Scientists, clinicians, lawyers, and philosophers from all over the world gathered in Rotterdam, the Netherlands, to discuss the tradition and the future of Bioethics. From the chimpanzee politics of Frans de Waal to the rejuvenation theories of Aubrey De Grey, IAB 2012 was engaging, entertaining, and inspiring for all involved.
The opening ceremony featured a stark look at humanity’s destructive relationship with the environment through the eyes of Sir John Edward Sulston, and many of the graphics poignantly emphasised the urgency of issues such as environmental destruction and overpopulation. But, just when it all seemed dark and hopeless, the mood in the programme shifted and we were treated to some magic and juggling from recent graduates of the Codarts program at the Rotterdam University for the Arts.
Frans de Waal then took the stage to discuss empathy and conflict resolution in chimpanzees and also convinced everyone in attendance that grapes are, unequivocally, better than cucumbers (but have the chimps had them in sandwiches, we wonder). Finally, to end the night, we were all encouraged to be honest, bold, and blunt in the Dutch-style by making acquaintance with a few strangers. Good advice, as we had the good fortune of speaking with George Agich (whose interactive symposium on Clinical Ethics the following day shook up the standard presentation format to great effect) and Kristine Bærøe, whose research on Translational Medical Ethics is something we’ll look out for in the future.
Highlights from Day 2 included a symposium featuring some excellent empirical work on community research involvement around the world, and we particularly like the research coming out of the KEMRI-Wellcome Trust Collaborative Research Programme (see, for example, a recent paper from Sassy Molyneux in BMC Medical Ethics). We hope more researchers take similar methodologically innovative and rigorous approaches in the future. We also enjoyed Douwe Draaisma’s use of cinema in the exploration of ethics and memory.
IAB 2012 also demonstrated that ethicists love The Beatles (including solo work), as each speaker in the plenary sessions chose a piece of music for their introduction. While we share great love for The Beatles, we appreciated the occasional departures including John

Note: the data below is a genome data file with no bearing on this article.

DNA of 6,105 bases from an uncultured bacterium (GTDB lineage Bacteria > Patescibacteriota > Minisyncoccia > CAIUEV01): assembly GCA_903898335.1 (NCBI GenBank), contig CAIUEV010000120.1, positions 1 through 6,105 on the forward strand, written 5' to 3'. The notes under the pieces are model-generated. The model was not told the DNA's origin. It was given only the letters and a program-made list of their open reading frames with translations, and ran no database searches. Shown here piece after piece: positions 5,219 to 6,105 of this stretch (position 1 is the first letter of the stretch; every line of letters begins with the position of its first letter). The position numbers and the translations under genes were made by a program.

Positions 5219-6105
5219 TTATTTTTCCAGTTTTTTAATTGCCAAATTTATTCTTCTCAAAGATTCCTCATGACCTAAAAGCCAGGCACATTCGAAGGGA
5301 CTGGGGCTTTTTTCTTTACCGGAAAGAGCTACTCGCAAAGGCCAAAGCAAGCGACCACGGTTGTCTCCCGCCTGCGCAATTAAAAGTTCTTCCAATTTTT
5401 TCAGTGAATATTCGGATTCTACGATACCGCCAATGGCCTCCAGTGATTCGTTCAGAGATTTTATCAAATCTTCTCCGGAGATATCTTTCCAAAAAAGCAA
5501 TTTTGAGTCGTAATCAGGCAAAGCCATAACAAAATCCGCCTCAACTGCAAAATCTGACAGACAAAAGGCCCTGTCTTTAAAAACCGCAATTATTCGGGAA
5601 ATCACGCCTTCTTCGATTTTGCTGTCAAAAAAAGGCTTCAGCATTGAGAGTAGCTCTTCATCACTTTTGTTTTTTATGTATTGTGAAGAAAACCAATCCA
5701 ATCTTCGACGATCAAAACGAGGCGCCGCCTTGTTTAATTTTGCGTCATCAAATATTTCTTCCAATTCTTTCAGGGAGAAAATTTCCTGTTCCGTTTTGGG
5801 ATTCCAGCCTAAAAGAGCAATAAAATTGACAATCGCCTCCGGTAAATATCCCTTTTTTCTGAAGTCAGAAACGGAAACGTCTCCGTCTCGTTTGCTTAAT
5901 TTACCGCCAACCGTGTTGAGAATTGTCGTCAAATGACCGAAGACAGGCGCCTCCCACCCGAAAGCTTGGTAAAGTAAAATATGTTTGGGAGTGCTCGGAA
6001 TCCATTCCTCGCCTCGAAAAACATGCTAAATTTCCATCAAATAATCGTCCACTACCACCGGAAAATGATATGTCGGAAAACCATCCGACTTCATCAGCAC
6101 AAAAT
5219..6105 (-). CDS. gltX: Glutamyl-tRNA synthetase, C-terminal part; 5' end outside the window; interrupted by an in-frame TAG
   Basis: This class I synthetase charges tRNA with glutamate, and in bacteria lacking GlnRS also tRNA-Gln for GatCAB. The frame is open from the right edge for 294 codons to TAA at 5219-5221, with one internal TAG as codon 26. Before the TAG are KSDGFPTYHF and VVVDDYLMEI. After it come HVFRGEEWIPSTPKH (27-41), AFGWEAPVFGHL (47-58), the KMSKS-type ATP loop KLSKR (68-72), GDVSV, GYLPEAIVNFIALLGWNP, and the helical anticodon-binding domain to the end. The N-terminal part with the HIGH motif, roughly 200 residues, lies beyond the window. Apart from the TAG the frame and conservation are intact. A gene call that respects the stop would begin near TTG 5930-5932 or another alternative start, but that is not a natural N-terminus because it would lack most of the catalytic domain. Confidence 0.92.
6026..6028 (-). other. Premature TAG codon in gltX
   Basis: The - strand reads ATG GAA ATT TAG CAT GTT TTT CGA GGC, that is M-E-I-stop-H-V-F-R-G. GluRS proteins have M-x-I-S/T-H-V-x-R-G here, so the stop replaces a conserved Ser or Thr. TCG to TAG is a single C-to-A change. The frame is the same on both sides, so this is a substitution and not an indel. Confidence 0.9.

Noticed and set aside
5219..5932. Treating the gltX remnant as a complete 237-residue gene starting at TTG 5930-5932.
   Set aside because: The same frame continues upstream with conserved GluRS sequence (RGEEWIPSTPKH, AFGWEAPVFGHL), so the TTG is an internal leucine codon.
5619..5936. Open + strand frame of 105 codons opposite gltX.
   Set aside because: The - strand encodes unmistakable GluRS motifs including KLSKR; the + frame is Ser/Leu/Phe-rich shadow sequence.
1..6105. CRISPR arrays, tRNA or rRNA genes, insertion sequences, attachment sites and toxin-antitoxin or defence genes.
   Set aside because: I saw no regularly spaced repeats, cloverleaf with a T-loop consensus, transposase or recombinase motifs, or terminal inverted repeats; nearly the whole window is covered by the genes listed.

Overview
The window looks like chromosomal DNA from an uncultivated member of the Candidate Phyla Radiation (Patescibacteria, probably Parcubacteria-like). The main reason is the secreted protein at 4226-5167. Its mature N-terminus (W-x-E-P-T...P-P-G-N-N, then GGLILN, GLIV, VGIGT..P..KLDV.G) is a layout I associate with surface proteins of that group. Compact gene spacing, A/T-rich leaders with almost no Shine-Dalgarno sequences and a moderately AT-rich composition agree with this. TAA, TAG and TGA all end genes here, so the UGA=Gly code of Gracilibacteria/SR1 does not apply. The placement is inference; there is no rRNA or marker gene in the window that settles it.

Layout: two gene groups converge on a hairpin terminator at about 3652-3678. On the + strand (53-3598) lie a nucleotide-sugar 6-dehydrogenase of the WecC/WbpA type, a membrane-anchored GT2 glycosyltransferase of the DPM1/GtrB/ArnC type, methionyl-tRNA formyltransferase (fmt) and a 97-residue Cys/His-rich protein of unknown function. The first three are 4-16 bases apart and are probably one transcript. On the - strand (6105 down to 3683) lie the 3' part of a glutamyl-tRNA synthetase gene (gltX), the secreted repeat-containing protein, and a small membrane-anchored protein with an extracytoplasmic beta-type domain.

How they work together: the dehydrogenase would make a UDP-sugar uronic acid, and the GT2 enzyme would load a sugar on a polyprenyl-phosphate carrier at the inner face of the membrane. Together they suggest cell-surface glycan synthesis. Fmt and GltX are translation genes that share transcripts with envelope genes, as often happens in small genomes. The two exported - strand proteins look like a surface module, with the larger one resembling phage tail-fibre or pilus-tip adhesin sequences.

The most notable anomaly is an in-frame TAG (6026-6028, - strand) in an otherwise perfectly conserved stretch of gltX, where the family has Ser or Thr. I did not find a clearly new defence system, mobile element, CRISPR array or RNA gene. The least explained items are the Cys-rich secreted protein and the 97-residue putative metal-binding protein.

Harris revealing that he listens to Like A Rolling Stone before playing squash (we assume air punches are also involved). We did not, however, like the choice of Teddy Bears’ Picnic, as the concept of that one gives us nightmares.
Day 3 saw the philosophical dissection of the complex issue of Global Health, and Solly Benatar’s impassioned take and call for action was eye-opening and inspiring. We were also encouraged to ponder the future of the fundamentally nterdisciplinary subject of Bioethics and the role of the philosopher in an increasingly empirical field.
Idealism and pragmatism clashed in the evening’s Political café, where philosophers were pitted against politicians to discuss key issues in ethics and policy. Set against a backdrop of a house band and rows of wineglasses, it reminded of us that the original meaning of symposium is “drinking party” and we took great delight in the convivial argument of serious issues because, after all, whether we agree or disagree, we’re all in this together.
The conference ended, as all conferences should, with mariachi music and the announcement that the next IAB World Congress will be held in Mexico in 2014. We look forward to seeing all the familiar faces–and some new ones, too.